What’s A Major?
A major is a set of roughly eight to twelve courses taken in a single academic department, and often includes “cognate” courses. Cognates are required courses for a major that must be taken in another department. Majors require cognates because they impart knowledge and skills in another academic discipline that are essential to understanding the material in your major.
Courses in the major generally conform to a pattern of graduated sophistication and complexity: courses for beginners in an academic discipline are usually numbered in the 100 to 200 range. Intermediate level courses may be numbered in the high 200s to the 300 range, and advanced courses tend to carry numbers in the 400s. Placement tests often determine where you should begin (especially in Mathematics and Foreign Languages). Absent a placement test, you should consult with your adviser or a faculty member in your intended major to determine where it would be best for you to start.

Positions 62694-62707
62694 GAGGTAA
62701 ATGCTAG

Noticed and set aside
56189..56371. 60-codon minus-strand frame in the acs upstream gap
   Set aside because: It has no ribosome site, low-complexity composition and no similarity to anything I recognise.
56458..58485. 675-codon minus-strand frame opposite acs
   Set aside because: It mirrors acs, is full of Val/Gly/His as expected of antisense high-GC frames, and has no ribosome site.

What’s a Minor?
A minor is like a major area of study, but usually consists of about six courses. Students often choose a minor that they feel complements their major, but this need not be the case. One of the great things about a liberal arts education is the opportunity for you to gain a broad, wide-ranging knowledge base, so for that reason many students choose to pair a major with a minor that–on the surface–don’t appear to be related (for example, Chemistry and German). A real delight in your education as you progress is discovering the hidden connections–the subtle but powerful ways different areas of study are connected. Studying French language and culture, for example, gives you some unexpected insight into the history of science in ways you might not expect. So don’t be afraid to pursue your interests, talents and passions, even if they don’t seem to form a coherent whole at the beginning.
What is a Concentration?
A concentration is a set of roughly six courses that all relate, in differing ways, to a central theme or topic. It’s similar to a minor, but the main difference is that the courses offered in a concentration are drawn from several different academic departments. Examples of concentrations at K include:
- Film and Media Studies
- Women, Gender and Sexuality
- American Studies
- Critical Theory
- Environmental Studies